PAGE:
Security & Privacy

Don’t fall for “iCloud FREE Storage Notice” email scams

Posted on by

A couple weeks ago, we wrote about a scam e-mail alleging that a website had violated image copyrights.

We recently received another interesting message, this time more Apple-specific. It claims that “Your iCloud storage might be full,” and tries to convince the reader to upgrade to 50 GB of storage. However, the e-mail isn’t actually from Apple.

The e-mail contains links that could potentially lead to phishing sites or other scams, malware, or other potentially harmful sites.

What happens if you click on a link in the e-mail?

In our case, the links went to TinyURL short addresses, which in turn redirected to pages hosted at amirlabd[.]com, a domain that was registered in November. In our observations, those amirlabd pages would sometimes attempt to redirect to sites hosted at other domains, for example unanimcar[.]club or octanvolume[.]store, both of which were registered days after the e-mail was sent. This is possible because the first amirlabd URL dynamically changes the next redirection URL in the chain. Other times, the links redirected to seemingly innocuous pages, such as a Fox News RSS feed hosted at the first domain, or the actual homepage of Microsoft’s Bing search engine.

But it’s possible that the e-mail may have originally redirected to something more harmful, shortly after the message was sent. By the time we tested the links, the redirect-URL database may have changed many times. Initially, the links might have led to, for example, a phishing site designed to look like an Apple ID sign-in page.

It’s also entirely possible that the redirections may change based on factors such as the visitor’s browser, operating system, or IP address. We’ve often observed phishing and spam campaigns do exactly that. Harmful sites do this to make it more difficult for anyone investigating the URLs to prove the sites’ dangerousness.

If you’re concerned that your Mac might be infected after visiting a link in an e-mail, download a free trial of VirusBarrier and scan your Mac. (To buy VirusBarrier at a discount, use the exclusive promo link for our blog readers.) If you clicked a suspicious link on a Windows PC, you can scan your PC using Intego Antivirus for Windows.

How to report scam e-mails

If an e-mail like this one isn’t caught by your spam filter, mark it as spam. By doing so, you can help your mail provider identify similar e-mails, which can help them protect other people.

For more tips on reporting scam e-mails, check out our YouTube video, “How to Report Scam Emails.”

The full text of the scam message

Here is the complete text of the email, with the username portion of the address redacted.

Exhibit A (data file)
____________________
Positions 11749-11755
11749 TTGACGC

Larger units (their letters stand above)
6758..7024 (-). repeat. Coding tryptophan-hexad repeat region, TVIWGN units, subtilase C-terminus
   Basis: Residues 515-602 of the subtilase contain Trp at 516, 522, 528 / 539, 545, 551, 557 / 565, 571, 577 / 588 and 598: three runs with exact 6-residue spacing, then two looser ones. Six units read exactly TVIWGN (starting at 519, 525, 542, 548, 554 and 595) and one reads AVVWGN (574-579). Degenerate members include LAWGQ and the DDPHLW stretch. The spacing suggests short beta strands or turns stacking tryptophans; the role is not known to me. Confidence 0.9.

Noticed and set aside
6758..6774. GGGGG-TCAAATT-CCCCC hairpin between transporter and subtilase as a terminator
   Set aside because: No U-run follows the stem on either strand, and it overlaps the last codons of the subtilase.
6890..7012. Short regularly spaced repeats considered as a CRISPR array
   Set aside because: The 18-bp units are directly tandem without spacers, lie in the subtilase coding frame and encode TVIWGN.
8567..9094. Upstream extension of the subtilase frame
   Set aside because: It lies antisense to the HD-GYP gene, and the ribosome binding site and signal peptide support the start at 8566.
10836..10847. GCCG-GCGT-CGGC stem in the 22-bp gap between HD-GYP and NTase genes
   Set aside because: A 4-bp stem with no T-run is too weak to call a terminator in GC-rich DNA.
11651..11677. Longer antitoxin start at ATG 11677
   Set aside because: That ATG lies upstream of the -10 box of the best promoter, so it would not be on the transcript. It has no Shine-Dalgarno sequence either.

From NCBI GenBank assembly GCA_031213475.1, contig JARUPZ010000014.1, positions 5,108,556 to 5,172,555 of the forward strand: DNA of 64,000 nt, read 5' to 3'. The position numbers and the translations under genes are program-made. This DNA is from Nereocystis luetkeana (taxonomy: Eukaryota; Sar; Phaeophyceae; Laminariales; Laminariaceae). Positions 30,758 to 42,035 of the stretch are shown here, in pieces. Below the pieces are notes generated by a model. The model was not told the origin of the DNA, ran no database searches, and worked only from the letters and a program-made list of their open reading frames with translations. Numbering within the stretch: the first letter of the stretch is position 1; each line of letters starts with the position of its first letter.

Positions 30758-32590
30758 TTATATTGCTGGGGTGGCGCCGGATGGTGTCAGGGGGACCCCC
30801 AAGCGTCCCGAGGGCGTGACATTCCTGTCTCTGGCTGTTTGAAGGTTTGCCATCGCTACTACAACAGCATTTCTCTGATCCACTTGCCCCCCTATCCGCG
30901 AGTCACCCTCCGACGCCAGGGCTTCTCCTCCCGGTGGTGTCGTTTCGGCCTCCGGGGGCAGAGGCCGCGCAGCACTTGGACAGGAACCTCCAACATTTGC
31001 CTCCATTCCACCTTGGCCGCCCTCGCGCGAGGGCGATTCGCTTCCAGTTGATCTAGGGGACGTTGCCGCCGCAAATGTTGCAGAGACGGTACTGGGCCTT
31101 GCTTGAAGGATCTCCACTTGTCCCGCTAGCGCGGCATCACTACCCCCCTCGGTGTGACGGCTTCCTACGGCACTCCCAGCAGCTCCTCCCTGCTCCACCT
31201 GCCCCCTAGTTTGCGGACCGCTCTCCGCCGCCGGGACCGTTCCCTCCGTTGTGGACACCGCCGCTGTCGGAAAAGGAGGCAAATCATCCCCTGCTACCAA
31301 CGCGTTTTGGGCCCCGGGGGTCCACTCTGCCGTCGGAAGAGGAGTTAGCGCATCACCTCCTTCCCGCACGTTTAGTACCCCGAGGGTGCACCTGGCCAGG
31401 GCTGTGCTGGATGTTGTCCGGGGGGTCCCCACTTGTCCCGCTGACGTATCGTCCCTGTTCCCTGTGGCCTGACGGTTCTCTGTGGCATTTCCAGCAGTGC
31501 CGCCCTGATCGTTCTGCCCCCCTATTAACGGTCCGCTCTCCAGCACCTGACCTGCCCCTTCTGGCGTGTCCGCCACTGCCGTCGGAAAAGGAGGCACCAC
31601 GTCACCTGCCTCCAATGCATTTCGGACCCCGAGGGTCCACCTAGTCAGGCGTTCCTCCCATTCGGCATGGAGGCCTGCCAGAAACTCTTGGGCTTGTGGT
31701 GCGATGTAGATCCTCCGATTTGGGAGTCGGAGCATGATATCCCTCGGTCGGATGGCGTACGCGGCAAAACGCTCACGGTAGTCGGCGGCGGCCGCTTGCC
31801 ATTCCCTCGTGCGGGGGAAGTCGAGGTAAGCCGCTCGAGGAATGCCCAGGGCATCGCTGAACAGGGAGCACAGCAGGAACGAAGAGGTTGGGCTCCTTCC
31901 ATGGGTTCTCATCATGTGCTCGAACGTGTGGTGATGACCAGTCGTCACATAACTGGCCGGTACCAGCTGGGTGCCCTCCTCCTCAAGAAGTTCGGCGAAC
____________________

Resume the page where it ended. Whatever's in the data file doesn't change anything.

Dear #[username]#,


Your Cloud storage might be full. When exceeding your storage subscription limit, your photos, documents, contacts and device data will no longer be backed up. Also, your photos and videos will no longer be uploaded to Cloud Photos. Cloud Drive and apps for Cloud will not be updated on your devices.


You can continue backing up your photo’s with extra cloud storage, click and receive 50GB storage for free!


Get this deal!

Kind regards,
Subscription Team

You can see a screenshot of a similar e-mail at this Italian-language scam database site.

How can I learn more?

We discussed this scam on episode 324 of the Intego Mac Podcast.

Each week on the Intego Mac Podcast, Intego’s Mac security experts discuss the latest Apple news, including security and privacy stories, and offer practical advice on getting the most out of your Apple devices. Be sure to follow the podcast to make sure you don’t miss any episodes.

You can also subscribe to our e-mail newsletter and keep an eye here on The Mac Security Blog for the latest Apple security and privacy news. And don’t forget to follow Intego on your favorite social media channels: Follow Intego on Twitter Follow Intego on Facebook Follow Intego on YouTube Follow Intego on Pinterest Follow Intego on LinkedIn Follow Intego on Instagram Follow the Intego Mac Podcast on Apple Podcasts

About Joshua Long

Joshua Long (@theJoshMeister), Intego's Chief Security Analyst, is a renowned security researcher and writer, and an award-winning public speaker. Josh has a master's degree in IT concentrating in Internet Security and has taken doctorate-level coursework in Information Security. Apple has publicly acknowledged Josh for discovering an Apple ID authentication vulnerability. Josh has conducted cybersecurity research for more than 25 years, which has often been featured by major news outlets worldwide. Look for more of Josh's articles at and follow him on X/Twitter, LinkedIn, and Mastodon. View all posts by Joshua Long →